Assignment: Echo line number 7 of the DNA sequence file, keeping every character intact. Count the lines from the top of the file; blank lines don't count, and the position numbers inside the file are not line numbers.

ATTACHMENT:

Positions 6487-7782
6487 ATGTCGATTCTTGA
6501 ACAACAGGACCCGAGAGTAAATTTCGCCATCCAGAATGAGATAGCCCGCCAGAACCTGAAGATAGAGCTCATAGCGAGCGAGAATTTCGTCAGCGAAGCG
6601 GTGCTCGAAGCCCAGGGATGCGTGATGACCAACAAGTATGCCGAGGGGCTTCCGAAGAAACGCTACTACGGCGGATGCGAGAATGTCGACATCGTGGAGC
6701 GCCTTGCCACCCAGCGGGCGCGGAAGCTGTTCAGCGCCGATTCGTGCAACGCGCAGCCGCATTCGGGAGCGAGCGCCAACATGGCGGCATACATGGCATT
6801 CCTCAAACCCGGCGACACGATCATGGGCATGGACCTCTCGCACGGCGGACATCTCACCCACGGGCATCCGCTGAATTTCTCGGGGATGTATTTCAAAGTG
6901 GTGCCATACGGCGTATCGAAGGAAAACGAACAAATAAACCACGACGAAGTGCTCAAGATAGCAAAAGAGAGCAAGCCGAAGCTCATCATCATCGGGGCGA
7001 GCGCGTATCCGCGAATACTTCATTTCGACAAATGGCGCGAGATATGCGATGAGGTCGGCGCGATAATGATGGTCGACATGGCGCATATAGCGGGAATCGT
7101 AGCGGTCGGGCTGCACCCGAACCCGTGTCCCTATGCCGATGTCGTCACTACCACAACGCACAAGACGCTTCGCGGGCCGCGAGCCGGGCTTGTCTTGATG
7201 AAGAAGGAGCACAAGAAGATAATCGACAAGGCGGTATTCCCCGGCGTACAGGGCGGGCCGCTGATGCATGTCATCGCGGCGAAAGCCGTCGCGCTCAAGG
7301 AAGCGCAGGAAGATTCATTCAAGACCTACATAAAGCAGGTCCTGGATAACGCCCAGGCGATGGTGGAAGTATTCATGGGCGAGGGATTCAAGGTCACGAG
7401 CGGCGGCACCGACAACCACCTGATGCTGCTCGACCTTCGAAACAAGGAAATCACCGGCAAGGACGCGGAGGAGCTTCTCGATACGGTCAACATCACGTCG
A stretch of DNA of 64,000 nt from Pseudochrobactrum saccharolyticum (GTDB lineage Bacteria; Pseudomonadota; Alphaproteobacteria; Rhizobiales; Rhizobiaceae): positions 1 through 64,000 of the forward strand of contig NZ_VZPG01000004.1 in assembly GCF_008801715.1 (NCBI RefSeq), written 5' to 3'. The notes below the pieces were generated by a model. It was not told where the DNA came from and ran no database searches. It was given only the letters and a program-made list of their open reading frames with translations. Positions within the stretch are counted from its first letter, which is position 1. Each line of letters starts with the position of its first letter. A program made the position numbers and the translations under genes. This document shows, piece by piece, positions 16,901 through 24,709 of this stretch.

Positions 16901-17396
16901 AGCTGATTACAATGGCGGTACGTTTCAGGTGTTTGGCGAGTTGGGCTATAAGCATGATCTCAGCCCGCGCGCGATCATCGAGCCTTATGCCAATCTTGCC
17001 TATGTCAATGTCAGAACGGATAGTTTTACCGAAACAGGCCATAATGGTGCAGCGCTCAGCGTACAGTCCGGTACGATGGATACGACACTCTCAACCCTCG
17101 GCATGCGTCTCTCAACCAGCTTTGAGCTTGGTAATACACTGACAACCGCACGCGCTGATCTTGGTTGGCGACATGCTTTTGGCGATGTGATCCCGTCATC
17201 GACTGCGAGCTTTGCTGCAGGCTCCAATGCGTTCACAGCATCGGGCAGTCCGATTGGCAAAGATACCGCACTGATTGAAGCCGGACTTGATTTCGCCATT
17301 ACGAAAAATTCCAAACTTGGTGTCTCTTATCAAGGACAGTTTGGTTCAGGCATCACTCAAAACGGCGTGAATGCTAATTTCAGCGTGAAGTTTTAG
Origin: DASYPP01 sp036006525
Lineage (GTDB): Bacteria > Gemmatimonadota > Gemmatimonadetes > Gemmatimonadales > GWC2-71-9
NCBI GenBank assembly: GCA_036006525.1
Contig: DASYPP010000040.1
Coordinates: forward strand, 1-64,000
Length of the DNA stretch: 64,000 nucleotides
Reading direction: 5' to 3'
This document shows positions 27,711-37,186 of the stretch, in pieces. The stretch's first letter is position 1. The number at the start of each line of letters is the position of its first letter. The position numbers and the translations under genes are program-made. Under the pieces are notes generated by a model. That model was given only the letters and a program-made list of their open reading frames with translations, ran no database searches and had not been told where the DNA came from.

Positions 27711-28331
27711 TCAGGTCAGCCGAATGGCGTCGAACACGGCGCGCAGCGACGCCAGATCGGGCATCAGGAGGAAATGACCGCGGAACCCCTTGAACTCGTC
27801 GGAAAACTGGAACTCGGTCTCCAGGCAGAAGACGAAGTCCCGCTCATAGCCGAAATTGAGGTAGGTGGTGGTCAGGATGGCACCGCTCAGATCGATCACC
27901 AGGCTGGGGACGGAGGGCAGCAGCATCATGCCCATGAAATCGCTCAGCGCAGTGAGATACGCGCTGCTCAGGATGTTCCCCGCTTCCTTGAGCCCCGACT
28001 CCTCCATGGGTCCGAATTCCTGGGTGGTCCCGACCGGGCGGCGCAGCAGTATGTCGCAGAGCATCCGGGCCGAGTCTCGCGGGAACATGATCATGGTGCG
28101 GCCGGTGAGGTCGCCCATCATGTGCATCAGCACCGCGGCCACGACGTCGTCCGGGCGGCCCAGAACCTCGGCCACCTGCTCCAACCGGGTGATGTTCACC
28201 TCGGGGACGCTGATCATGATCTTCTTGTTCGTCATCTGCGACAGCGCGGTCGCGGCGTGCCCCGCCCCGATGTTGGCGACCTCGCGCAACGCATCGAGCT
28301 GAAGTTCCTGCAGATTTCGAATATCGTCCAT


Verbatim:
6901 GTGCCATACGGCGTATCGAAGGAAAACGAACAAATAAACCACGACGAAGTGCTCAAGATAGCAAAAGAGAGCAAGCCGAAGCTCATCATCATCGGGGCGA